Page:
Even if the Court was persuaded that a loss of consortium claim could derive from a spouse's employment discrimination claim, Plaintiffs have failed to provide sufficient factual allegations to state such a claim. Plaintiffs' allegations, as contained in the Complaint, do not give rise to a loss of consortium claim under the theory that Mr. Smith's termination caused emotional disquiet rising to the level of " neurosis, psychosis, chronic depression, or phobia" sufficient to considerably disturb the martial relationship. Anderson, 203 Cal.App.3d at 780 (quoting Molien, 27 Cal.3d at 933). In Anderson, the Court of Appeal affirmed the trial court's dismissal of complaint on demurrer to wife's cause of action for loss of consortium arising from the allegedly wrongful termination of plaintiff's husband by his former employer. Id. at 774. The court reasoned that the termination of her husband's employment did not rise to the level of psychological harm " sufficient to substantially disturb the marital relationship on more than a temporary basis." Id. at 780. The court held that the non-employee wife " failed to plead facts sufficient to establish a significant impairment of [the husband's] participation

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in the marital relationship." Id.; see also Winters v. Jordan, No. 2:09-CV-00522 KJN, 2010 WL 3000192, *12 (E.D. Cal. July 27, 2010) (dismissing plaintiffs' loss of consortium claim for failure to plead facts showing that conjugal and martial relationship was more than temporarily affected by alleged tort).

Similarly here, Plaintiffs have failed to include the requisite factual allegations sufficient to state a loss of consortium. As described in the previous section, the injury alleged in this action stems solely from Mr. Smith's termination of employment, not his motorcycle accident, and thus is one of mental, not physical, injury. Yet Plaintiffs' pleadings fail to sufficiently describe the psychological injury or mental harm as a result of Mr. Smith's termination in their loss of consortium cause of action. Moreover, the pleadings lack substantive allegations showing that any mental injury that Mr. Smith sustained as a result of his termination caused any severe impairment of the marital relationship.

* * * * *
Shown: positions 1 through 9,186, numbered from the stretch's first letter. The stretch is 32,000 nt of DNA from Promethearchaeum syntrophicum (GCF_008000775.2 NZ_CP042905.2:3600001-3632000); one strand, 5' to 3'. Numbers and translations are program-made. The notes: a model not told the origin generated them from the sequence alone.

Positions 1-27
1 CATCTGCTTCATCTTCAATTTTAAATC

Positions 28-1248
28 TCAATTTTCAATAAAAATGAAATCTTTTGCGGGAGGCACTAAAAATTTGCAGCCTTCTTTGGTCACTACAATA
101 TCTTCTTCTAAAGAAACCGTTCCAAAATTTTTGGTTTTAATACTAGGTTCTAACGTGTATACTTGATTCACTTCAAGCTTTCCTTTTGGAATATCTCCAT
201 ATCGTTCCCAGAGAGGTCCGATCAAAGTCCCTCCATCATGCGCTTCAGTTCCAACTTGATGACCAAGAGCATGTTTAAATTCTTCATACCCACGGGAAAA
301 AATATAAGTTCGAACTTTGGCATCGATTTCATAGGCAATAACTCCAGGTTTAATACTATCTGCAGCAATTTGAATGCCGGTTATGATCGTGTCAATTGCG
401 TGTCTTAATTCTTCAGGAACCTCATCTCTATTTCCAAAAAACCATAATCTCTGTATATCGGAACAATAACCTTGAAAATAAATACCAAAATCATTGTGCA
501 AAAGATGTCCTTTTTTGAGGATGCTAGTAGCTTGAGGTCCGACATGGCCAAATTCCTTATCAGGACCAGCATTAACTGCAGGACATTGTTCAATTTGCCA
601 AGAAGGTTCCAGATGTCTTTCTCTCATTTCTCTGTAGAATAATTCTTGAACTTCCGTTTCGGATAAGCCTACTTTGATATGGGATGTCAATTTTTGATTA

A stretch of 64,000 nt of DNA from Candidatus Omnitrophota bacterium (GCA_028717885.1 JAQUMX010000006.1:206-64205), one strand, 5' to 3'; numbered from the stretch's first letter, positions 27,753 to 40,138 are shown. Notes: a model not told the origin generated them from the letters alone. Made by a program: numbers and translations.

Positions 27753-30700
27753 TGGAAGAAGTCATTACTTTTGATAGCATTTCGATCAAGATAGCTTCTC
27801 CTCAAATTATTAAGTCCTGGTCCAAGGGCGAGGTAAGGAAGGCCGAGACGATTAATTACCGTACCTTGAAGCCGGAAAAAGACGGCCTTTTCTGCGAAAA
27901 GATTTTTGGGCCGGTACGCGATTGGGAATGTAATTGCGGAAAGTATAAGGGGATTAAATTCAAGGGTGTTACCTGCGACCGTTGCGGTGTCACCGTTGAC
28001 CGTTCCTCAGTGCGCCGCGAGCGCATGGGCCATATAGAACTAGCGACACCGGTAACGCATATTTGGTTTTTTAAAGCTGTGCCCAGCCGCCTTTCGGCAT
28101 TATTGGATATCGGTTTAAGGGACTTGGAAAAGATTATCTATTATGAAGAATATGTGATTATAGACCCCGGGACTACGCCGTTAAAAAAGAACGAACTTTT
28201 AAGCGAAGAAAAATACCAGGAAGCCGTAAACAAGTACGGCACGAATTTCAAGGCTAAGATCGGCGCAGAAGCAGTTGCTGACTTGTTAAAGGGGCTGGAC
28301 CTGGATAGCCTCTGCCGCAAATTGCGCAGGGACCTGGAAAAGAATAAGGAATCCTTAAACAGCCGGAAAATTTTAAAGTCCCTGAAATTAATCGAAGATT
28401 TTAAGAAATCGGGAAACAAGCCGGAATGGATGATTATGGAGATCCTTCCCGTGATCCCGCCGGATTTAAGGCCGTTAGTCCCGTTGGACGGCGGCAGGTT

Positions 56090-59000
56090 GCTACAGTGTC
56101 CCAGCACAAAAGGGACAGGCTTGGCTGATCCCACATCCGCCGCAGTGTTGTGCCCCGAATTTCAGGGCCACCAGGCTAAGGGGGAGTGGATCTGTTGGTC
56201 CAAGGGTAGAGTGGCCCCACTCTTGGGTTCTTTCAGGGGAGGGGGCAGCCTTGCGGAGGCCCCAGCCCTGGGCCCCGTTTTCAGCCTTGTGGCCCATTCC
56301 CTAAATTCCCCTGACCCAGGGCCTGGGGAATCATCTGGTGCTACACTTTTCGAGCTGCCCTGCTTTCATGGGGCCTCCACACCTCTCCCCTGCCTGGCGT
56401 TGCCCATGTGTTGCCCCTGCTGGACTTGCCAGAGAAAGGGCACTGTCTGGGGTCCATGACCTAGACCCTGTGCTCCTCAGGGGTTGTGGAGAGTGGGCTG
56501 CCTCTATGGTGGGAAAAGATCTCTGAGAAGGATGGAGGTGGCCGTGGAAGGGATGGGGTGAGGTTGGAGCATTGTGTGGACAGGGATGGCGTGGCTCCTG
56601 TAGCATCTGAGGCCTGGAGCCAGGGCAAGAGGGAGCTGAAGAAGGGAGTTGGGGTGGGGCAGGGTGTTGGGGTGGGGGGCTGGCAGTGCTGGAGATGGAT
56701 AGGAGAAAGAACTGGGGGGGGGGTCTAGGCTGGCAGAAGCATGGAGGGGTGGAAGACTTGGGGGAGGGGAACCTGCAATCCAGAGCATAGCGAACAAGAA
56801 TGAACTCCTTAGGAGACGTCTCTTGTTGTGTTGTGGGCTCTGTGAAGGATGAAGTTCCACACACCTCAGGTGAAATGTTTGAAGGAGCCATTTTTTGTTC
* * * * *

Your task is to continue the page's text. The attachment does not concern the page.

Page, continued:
Additionally, the allegations that Plaintiffs do provide do not, under these circumstances, state a claim that is plausible on its face. Iqbal, 556 U.S. at 678. Defendant terminated Mr. Smith's employment following his disabling accident. In their Complaint, Plaintiffs avoid addressing this accident and the likely effect it may have had on their marital relationship. Instead, Plaintiffs attempt to establish a nexus solely between Defendant's termination of Mr. Smith and the effects that allegedly discriminatory termination had on their marriage. " A claim has facial plausibility when the plaintiff pleads factual content that allows the court to draw the reasonable inference that the defendant is liable for the misconduct alleged." Iqbal, 556 U.S. at 678. The plausibility standard requires more than a sheer possibility of unlawful conduct by the defendant. Id. Considering the circumstances of this case and the state of the allegations, Plaintiffs' proposed nexus between the termination and loss of consortium is speculative, offering a mere possibility of proximate harm, not a reasonable inference of liability.

IV. Conclusion

Based on the foregoing, the Comt GRANTS Defendant's Motion to Dismiss Plaintiffs' Sixth Cause of Action. Because the Comt finds that a loss of consortium claim may not attach to an employment discrimination claim, the Cornt has no reason to believe that the identified deficiencies in Plaintiffs' Complaint could be cured through amendment. See Schreiber Distributing Co. v. Serv-Well Furniture Co., Inc., 806 F.2d 1393, 1401 (9th Cir. 1986). Accordingly the Sixth Cause of Action is DISMISSED without leave to amend.

The court hereby sets a Case Management Conference for September 26, 2014 at 10:00 a.m. The parties shall submit a Joint Case Management Conference Statement, in accordance with this district and this court's standing orders, by no later than September 19, 2014.